Description from Flora of China
Shrubs or trees, sometimes climbing shrubs, rarely herbs. Indumentum of simple, stellate, and/or other complex hairs. Leaves opposite or rarely whorled, without stipules, simple or 3-foliolate, less often palmately [or pinnately] compound. Inflorescences terminal or axillary, racemose, cymose, spicate, or thyrses. Flowers bisexual or polygamous by abortion, zygomorphic or rarely actinomorphic. Calyx persistent. Corolla 4- or 5- or more lobed; lobes usually spreading, aestivation overlapping. Fertile stamens inserted on corolla tube, alternate with lobes; filaments free; anthers dorsifixed, 1- or 2-locular, dehiscing by longitudinal slits or sometimes a circular pore. Ovary entire or 4-grooved, 2-8-locular; ovules 1 or 2 per locule, erect or pendulous. Style terminal, simple, entire or 2-cleft. Fruit a drupe or indehiscent capsule, sometimes breaking up into nutlets. Seeds (1 or)2-4, endosperm usually absent, seed coat thin; embryo straight, as long as seed; radicle short, inferior.
Some 91 genera and ca. 2000 species: primarily tropical and subtropical, 20 genera and 182 species in China.
Chinese genera of economic importance include Tectona (timber), Vitex (gum, oil, tannin, timber), Premna and Gmelina (fine wood), Callicarpa and Clerodendrum (ornamental), Callicarpa, Clerodendrum, Caryopteris, Premna, etc. (medicinal).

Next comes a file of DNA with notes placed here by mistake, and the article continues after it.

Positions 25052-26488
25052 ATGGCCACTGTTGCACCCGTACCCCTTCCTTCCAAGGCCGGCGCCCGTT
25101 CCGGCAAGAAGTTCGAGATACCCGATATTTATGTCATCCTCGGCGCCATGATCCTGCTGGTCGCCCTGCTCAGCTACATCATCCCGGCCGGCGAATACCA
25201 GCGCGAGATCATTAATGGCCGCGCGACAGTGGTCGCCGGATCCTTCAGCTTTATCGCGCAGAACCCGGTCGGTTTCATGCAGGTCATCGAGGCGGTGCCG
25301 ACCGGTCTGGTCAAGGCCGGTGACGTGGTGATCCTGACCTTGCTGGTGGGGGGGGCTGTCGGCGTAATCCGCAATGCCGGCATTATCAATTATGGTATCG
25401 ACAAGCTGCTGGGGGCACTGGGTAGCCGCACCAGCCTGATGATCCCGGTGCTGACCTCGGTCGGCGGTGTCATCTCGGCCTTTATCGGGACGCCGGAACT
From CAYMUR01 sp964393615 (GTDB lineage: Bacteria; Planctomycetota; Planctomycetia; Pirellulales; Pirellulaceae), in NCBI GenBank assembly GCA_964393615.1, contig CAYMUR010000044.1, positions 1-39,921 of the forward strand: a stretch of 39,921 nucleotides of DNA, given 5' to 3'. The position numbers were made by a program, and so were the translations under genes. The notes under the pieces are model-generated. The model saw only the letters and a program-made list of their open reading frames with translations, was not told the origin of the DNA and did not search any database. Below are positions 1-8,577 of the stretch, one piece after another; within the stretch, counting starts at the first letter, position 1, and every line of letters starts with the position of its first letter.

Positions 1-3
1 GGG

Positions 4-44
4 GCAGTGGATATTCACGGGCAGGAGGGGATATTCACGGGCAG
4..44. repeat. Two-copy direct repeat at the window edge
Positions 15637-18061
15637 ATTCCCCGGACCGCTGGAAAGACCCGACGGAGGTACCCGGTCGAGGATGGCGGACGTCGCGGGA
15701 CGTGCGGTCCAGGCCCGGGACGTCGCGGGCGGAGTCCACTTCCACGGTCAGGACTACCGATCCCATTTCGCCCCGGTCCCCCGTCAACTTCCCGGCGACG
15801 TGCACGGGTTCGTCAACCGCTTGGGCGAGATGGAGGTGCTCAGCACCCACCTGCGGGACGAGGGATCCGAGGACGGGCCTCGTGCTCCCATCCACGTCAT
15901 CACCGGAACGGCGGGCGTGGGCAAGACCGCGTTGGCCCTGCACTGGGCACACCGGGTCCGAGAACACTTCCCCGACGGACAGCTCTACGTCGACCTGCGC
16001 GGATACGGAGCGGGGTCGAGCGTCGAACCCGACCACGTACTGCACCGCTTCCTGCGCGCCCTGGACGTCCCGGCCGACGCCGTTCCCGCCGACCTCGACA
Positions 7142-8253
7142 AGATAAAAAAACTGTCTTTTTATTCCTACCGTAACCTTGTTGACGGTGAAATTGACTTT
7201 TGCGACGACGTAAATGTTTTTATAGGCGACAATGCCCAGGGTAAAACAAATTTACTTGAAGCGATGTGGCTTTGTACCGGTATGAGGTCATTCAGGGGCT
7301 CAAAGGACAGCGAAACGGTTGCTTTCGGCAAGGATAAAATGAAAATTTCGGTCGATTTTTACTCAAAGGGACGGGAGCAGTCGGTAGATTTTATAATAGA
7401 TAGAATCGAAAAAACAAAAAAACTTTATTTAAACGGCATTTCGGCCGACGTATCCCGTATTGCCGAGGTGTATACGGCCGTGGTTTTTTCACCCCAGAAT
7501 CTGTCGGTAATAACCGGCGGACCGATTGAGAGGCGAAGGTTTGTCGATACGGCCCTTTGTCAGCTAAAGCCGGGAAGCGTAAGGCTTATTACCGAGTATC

Some species are only known in China as introduced ornamentals. Among these are Vitex agnuscastus Linnaeus and Holmskioldia sanguinea Retzius. According to H. Keng (pers. comm.), Teijsmanniodendron coriaceum (C. B. Clarke) Kostermans, a species characterized by indehiscent 1-seeded dry fruits, was collected near the Guangxi-Vietnam border and is expected to be found in China.
The classification of Verbenaceae is in a state of flux, especially regarding its relationship to Lamiaceae. There is evidence to suggest a significant division between members of subfamily Verbenoideae, genera 1-5 in this account, and the remaining genera, including genera 6-20, which for convenience are here referred to as subfamily Viticoideae s.l. The latter are more closely allied to each other and to genera traditionally kept within Lamiaceae (including genera 1-8 in this Flora). Avicennia is often placed in a family of its own, but its affinities are clearly with Viticoideae, especially genera 17-19 in this account which have traditionally been placed in a separate subfamily, Symphorematoideae.
P'ei Chien & Chen Shou-liang, eds. 1982. Verbenaceae. Fl. Reipubl. Popularis Sin. 65(1): 1-229.
(Authors: Chen Shou-liang; Michael G. Gilbert)